photography

Posted in Ancient World, Getty Villa, Photographs, Film, and Video

Athens through a Panoramic Lens

The Philopappos Monument and the Acropolis from Mouseion Hill, 2015
The Philopappos Monument and the Acropolis from Mouseion Hill, 2015

Dramatic panoramas of Athens evoke the past in the present. More»

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Posted in Art, Photographs, Film, and Video

Photos of L.A. Beneath the Noir

Hollywood Cougar, 2013, Steve Winter
Hollywood Cougar, 2013, Steve Winter

Pictures of L.A., beyond the stereotypes. More»

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Posted in #GettyInspired, Behind the Scenes

“Make for Yourself First” — Tips from a Favorite Instagrammer on Art and Creativity

Matt Allard
Matt Allard. This and photos below courtesy of and © Matt Allard

Writer and photographer Matt Allard on inspiration, writing, and success on social media. More»

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Posted in Getty Research Institute, Photographs, Film, and Video

Digitizing Photography Incunabula

Title page of Allen S. Heath: Photography: A new treatise, theoretical and practical…, New York 1855. At left, A Portrait of Sir Humphrey Davy. The First Experimenter in Photography, before 1855, by O. Sackersdorff
Title page of Allen S. Heath: Photography: A new treatise, theoretical and practical…, New York 1855. At left, A Portrait of Sir Humphrey Davy. The First Experimenter in Photography, before 1855, by O. Sackersdorff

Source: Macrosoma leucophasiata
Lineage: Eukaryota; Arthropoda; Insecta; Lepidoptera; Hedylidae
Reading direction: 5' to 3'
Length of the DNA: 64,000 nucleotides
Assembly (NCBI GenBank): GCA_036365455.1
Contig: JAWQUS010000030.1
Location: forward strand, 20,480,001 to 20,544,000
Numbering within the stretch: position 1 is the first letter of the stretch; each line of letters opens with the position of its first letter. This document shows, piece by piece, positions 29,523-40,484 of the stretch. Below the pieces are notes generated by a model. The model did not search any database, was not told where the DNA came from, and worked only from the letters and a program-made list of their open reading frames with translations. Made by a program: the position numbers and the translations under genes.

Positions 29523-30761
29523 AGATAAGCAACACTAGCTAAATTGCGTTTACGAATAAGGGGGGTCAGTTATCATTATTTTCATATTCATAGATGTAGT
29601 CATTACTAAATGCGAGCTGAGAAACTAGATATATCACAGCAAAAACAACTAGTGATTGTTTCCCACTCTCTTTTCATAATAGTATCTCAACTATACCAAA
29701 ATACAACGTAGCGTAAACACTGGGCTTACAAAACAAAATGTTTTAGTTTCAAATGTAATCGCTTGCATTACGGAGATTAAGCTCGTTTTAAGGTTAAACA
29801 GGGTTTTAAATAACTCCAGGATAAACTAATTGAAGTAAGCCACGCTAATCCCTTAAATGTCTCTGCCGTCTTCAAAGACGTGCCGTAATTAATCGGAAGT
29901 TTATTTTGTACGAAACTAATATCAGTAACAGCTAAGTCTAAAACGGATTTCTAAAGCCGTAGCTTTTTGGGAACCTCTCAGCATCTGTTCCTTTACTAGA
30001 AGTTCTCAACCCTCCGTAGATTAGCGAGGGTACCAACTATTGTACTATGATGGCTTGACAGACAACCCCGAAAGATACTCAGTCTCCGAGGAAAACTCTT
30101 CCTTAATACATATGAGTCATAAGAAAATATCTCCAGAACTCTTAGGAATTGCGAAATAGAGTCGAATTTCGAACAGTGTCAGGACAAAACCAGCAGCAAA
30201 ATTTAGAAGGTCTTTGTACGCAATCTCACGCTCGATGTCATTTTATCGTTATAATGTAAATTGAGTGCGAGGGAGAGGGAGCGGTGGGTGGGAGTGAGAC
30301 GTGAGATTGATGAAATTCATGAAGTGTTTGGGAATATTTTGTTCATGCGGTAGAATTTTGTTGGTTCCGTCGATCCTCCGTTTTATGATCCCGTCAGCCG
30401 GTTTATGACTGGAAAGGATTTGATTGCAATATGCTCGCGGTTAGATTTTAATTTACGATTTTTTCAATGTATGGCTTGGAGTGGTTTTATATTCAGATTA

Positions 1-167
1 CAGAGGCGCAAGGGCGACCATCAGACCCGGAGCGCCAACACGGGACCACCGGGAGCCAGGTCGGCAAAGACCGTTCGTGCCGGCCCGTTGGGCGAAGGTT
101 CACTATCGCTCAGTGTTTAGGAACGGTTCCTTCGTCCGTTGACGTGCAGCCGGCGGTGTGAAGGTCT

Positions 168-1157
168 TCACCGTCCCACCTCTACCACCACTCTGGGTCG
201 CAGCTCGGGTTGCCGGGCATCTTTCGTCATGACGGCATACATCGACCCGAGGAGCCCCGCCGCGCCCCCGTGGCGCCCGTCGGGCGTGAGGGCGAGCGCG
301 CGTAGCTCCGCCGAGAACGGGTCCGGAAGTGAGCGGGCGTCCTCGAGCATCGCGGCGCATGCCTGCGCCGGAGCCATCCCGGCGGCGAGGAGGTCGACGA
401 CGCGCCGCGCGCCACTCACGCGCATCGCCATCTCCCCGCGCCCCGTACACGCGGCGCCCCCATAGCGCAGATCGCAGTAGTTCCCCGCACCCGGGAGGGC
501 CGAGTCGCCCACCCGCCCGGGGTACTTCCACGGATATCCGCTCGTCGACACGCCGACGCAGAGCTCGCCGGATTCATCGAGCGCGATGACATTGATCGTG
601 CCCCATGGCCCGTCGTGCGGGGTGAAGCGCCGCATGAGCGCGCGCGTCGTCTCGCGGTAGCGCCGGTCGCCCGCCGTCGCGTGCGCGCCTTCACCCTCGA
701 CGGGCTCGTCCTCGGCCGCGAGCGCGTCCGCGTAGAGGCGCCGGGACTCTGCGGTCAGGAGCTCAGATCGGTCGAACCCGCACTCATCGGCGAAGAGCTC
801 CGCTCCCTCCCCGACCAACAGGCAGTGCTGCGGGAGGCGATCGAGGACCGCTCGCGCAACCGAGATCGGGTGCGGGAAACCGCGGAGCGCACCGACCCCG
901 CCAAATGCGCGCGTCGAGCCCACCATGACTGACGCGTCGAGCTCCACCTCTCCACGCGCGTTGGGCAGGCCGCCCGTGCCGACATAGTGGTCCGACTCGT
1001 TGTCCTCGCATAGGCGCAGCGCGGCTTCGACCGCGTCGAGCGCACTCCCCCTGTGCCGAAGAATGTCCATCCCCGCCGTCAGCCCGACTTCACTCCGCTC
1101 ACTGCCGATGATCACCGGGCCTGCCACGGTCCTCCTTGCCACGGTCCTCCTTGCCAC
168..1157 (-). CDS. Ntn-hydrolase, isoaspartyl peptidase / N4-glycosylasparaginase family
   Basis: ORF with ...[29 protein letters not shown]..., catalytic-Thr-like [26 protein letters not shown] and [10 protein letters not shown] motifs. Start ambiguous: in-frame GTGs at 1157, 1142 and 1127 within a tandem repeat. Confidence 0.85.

Some of the world’s earliest photographically illustrated books are being digitized by the Getty Research Institute. More»

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Posted in Photographs, Film, and Video

Are India’s Elephants Blessed Creatures or Indentured Servants?

Elephant blesses priest in Jambukeswarar Temple. Thiruvanaikaval, Tamuil Nadu, India.  © Annette Bonnier
Elephant blesses priest in Jambukeswarar Temple. Thiruvanaikaval, Tamuil Nadu, India. © Annette Bonnier

Photographer Annette Bonnier captures the world surrounding the lives of Asian elephants in Indian society. More»

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Posted in Exhibitions and Installations, Miscellaneous, Photographs, Film, and Video

Ansel Adams Captures the Struggle and Beauty of a Japanese-American Internment Camp

Entrance / Adams
Entrance to Manzanar, 1943, Ansel Adams. Gelatin silver print (printed 1984). Private collection; courtesy of Photographic Traveling Exhibitions

Ansel Adams photographs document life at the Manzanar internment camp during World War II. More»

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Posted in Art, Education, J. Paul Getty Museum

Extending Learning Outside the Classroom: Daring Greatly with Self-Portraiture

Community Photoworks photo by Gracie Globerman
By Gracie Globerman

L.A. 10th graders explore self-expression through photography and writing More»

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Posted in J. Paul Getty Museum, Photographs, Film, and Video

This Just In: Gordon Parks’s “Flavio” Photographs

Flavio da Silva / Gordon Parks
Purchased with funds provided by the Photographs Council. © The Gordon Parks Foundation

Searing images of poverty in 1960s Brazil. More»

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Posted in J. Paul Getty Museum, Photographs, Film, and Video

The Man Who Photographed Ghosts

Mrs. Tinkham (detail), 1862-1875, William H. Mumler. Albumen silver print. 3 3/4 x 2 1/4 inches. The J. Paul Getty Museum. 84.XD.760.1.7
Mrs. Tinkham (detail), 1862-1875, William H. Mumler. Albumen silver print. 3 3/4 x 2 1/4 inches. The J. Paul Getty Museum. 84.XD.760.1.7

Meet the world’s first spirit photographer, William H. Mumler. More»

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Posted in Behind the Scenes, Exhibitions and Installations, Photographs, Film, and Video